Over 90% of Canada’s forests are publicly owned, generating thousands of jobs and billions of dollars of employment income, tax revenue and economic activity. Forests also provide a broad range of ecosystem services, including water, recreation, biodiversity and carbon sequestration. A changing climate is the largest threat to forest productivity in Western Canada, endangering the ability of forested landscapes to provide ecological, economic and cultural services, both now and in the future.
In BC and Alberta, about 150 million spruce and lodgepole pine trees are planted annually. Typically, foresters plant seedlings grown from local seeds. But, due to climate change, seedlings that were once well-adapted to a specific region are now ill-suited to their changing environment. Over the past decade, this maladaptation has resulted in higher losses due to pests, such as the mountain pine beetle in British Columbia and drought-related dieback in Alberta. Every year, approximately $10 billion of timber is harvested in these provinces. As the mismatch between local environmental conditions and tree populations increases, the volume of this harvest is expected to decrease. The forecasted decline for lodgepole pine is 20% to 35%.
Much like a recruiting expert identifies the best candidate for a specific job opportunity, AdapTree will develop a system to match spruce and lodgepole pine seedlings to the optimal growing environments within their current species ranges. Utilizing state-of-the-art genomics and climate-mapping technologies, the researchers will study lodgepole pine and spruce trees to identify genes that are linked to tree characteristics required for successful growth in the changing climate. AdapTree will then survey trees throughout BC and Alberta to find where trees with the right genetic makeup are growing. By knowing which genes matter and how the growing environment may change, AdapTree will be able match the genetics of a tree to the environment it is planted in, thus improving forest health and productivity.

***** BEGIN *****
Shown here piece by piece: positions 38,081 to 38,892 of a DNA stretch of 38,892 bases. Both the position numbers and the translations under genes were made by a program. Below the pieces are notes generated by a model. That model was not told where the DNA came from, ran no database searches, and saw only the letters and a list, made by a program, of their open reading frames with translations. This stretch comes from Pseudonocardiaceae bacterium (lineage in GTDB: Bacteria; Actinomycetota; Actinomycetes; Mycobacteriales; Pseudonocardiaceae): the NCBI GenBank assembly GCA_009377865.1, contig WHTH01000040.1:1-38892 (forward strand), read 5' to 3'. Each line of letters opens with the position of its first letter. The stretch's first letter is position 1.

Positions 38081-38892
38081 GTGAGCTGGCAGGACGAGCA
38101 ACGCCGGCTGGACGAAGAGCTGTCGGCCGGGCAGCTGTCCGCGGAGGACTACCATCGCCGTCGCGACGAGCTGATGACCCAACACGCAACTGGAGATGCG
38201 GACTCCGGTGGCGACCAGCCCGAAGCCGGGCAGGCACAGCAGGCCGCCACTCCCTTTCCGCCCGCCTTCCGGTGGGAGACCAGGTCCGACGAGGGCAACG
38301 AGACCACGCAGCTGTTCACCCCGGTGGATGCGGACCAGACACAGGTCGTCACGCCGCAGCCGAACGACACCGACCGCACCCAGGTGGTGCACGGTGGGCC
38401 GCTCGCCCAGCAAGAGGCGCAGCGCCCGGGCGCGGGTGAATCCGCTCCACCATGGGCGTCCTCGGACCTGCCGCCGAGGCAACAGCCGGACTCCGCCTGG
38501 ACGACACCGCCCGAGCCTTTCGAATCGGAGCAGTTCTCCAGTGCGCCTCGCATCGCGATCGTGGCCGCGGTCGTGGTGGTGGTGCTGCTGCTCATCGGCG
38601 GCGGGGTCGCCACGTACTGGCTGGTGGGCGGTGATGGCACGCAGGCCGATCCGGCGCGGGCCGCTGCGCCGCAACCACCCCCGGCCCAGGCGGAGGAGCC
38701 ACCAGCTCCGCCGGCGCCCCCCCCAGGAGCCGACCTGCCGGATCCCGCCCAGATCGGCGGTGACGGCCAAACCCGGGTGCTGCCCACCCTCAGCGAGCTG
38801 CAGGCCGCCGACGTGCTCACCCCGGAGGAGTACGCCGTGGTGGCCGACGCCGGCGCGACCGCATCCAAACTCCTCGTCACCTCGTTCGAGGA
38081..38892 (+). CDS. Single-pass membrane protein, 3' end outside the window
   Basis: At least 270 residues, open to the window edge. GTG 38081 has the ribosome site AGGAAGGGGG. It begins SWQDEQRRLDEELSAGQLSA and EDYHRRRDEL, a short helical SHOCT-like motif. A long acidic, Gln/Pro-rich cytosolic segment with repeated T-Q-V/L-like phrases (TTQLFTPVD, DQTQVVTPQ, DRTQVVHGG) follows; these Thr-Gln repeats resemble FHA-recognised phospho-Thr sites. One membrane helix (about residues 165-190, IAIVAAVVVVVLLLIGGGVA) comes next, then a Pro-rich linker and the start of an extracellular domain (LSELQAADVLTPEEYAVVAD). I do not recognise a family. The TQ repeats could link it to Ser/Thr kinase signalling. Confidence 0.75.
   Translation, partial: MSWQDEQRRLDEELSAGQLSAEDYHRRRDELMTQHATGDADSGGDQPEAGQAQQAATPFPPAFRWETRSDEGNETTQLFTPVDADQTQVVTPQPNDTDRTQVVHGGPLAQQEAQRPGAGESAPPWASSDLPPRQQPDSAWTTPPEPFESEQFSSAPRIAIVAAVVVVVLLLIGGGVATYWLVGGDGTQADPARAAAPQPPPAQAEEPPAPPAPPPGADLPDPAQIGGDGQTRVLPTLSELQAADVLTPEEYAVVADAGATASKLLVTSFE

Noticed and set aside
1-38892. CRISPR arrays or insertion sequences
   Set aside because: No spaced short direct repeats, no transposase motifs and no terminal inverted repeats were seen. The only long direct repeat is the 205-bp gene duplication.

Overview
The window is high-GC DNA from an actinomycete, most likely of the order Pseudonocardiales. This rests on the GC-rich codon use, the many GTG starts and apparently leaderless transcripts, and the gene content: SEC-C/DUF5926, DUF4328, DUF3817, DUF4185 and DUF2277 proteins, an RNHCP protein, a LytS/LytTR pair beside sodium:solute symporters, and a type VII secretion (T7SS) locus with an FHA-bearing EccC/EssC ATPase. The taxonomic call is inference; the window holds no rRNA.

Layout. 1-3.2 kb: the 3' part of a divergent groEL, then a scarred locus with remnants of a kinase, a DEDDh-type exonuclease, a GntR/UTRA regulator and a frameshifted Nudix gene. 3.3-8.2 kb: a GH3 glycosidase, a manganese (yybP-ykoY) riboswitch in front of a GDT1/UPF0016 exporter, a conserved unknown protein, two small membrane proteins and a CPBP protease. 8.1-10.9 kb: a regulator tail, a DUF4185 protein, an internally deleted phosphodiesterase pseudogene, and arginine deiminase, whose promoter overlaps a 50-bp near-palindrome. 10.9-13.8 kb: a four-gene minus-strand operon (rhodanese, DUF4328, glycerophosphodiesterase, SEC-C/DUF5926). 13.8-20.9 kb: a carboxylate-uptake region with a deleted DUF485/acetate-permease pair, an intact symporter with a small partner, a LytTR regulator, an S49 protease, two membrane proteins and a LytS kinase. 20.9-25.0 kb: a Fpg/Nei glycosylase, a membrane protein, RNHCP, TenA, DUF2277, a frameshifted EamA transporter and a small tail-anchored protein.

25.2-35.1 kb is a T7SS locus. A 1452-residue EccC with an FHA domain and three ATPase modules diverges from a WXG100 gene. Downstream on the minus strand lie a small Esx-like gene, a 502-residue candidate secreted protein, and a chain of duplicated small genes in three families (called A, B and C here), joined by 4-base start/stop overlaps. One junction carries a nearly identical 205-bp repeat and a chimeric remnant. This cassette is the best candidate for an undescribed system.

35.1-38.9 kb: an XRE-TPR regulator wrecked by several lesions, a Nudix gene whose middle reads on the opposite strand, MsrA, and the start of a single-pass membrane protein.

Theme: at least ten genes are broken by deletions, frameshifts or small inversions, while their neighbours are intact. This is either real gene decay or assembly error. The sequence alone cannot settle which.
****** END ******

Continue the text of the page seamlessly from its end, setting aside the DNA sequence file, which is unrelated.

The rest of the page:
Understanding the ecological impacts of a changing climate is only part of the story. The potential economic and social outcomes of this research will also be explored through working with a range of stakeholders and end-users, including forest-dependent communities, policy makers and tree breeders. Ensuring that the right trees are planted in the right environment will improve the long-term health of forests and generate economic benefits of hundreds of millions of dollars every year. Ultimately, AdapTree’s research will not only boost forest productivity, but it will also assist the government, foresters and the public in making informed decisions about the future of our forests.
AdapTree video, featuring Dr. Sally Aitken:
Sally Aitken (University of British Columbia)
Andreas Hamann (University of Alberta)
For more information on the project, please visit the following websites: